This piece by Mercy Survivor Anna was originally published on her blog “External Mercy” and can be viewed here.
Since part of this blog is to share some pieces about my time at Mercy Ministries (aka Mercy Multiplied), I thought it might be helpful to lay out some of the facts of my time there.
I entered Mercy Multiplied’s residential home in Nashville, TN early summer 2005. I was struggling with depression, suicidal ideation and attempts, eating disorders, and self-harm. In clinical terms, I was a mess (see if you can find that in the DSM-V). I was uninsured, thus my options for treatment were zilch, and since my Christian faith was the most important thing to me at the time, Mercy Multiplied seemed like (no pun intended) a gift from God. Plus, there was the whole I needed to move at the beginning of the summer and didn’t have another place to live that was also chasing me down as the calendar days continued to pass.
I’d never been in residential treatment and had been in therapy with a qualified professional for less than a year. I was the epitome of desperate and wanted help so much, it seemed like a miracle that I would get to go somewhere with people who could help me…who knew about the issues I struggled with…who would be available when I needed to talk to someone…who could offer me counseling and resources to support my recovery.
At least that’s what I thought it would be like. No one told me that the Mercy Multiplied staff ratio on evenings and weekends was 40 residents to 2-3 staff. No one told me that Mercy Multiplied expected me to get better by reading Joyce Meyer books and praying pre-prepared prayers. No one told me that Mercy Multiplied didn’t have the qualifications necessary to care for any of the residents, much less all of them. No one told me that Mercy Multiplied would interpret my trauma and dissociative symptoms as “not wanting to get better”. No one told me that I wouldn’t have proper oversight of my psychiatric medications. No one told me that my wellbeing and my recovery would always take second place to the program’s image. No one told me that Mercy Multiplied would do more harm than good…all while saying they were helping.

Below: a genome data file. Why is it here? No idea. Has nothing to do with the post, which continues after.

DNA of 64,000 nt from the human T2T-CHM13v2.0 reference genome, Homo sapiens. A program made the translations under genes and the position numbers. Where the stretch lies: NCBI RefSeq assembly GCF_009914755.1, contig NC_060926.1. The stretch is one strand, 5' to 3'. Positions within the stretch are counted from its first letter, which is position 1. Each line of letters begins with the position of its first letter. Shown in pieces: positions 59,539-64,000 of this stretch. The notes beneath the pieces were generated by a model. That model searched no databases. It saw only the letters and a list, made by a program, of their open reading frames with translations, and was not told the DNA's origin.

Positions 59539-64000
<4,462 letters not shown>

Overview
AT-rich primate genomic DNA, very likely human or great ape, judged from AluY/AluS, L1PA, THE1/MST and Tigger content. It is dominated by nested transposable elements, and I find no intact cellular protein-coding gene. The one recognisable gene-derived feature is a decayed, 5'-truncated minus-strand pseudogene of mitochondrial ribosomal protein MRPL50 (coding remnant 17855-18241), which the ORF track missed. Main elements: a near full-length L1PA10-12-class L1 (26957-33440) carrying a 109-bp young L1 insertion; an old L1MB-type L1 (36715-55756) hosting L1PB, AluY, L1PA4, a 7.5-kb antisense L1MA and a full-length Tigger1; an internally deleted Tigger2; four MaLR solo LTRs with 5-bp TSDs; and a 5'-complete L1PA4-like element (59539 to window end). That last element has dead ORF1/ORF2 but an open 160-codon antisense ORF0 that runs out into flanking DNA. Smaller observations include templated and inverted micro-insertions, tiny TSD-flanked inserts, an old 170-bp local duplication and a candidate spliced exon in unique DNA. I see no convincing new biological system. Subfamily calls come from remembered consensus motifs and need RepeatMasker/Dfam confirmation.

I struggled in the program…not with obedience or submission, because I was good at that, but with following along in therapy and “getting better”. In case you’re thinking that I must not have been “sold out to Christ” or whatever you want to call it, I would get up early to hide in the stairway and have quiet time talking with God and reading my Bible. My Bible was so well-worn pages were falling out of it. I read the God’s Creative Power booklet with all the Bible verses so many times that I memorized the first half of the booklet. And I didn’t stop there…I wrote my own and went through them every day as well. I would spend hours praying that my counseling session would be led by him and spent free time sneaking into the classroom to play worship songs on the keyboard. I always ate what I was supposed to eat and would self-confess to staff if I had anything that I had used or wanted to use to self-harm. I was the perfect “Mercy Girl”. I did everything right—the only problem was that it didn’t work.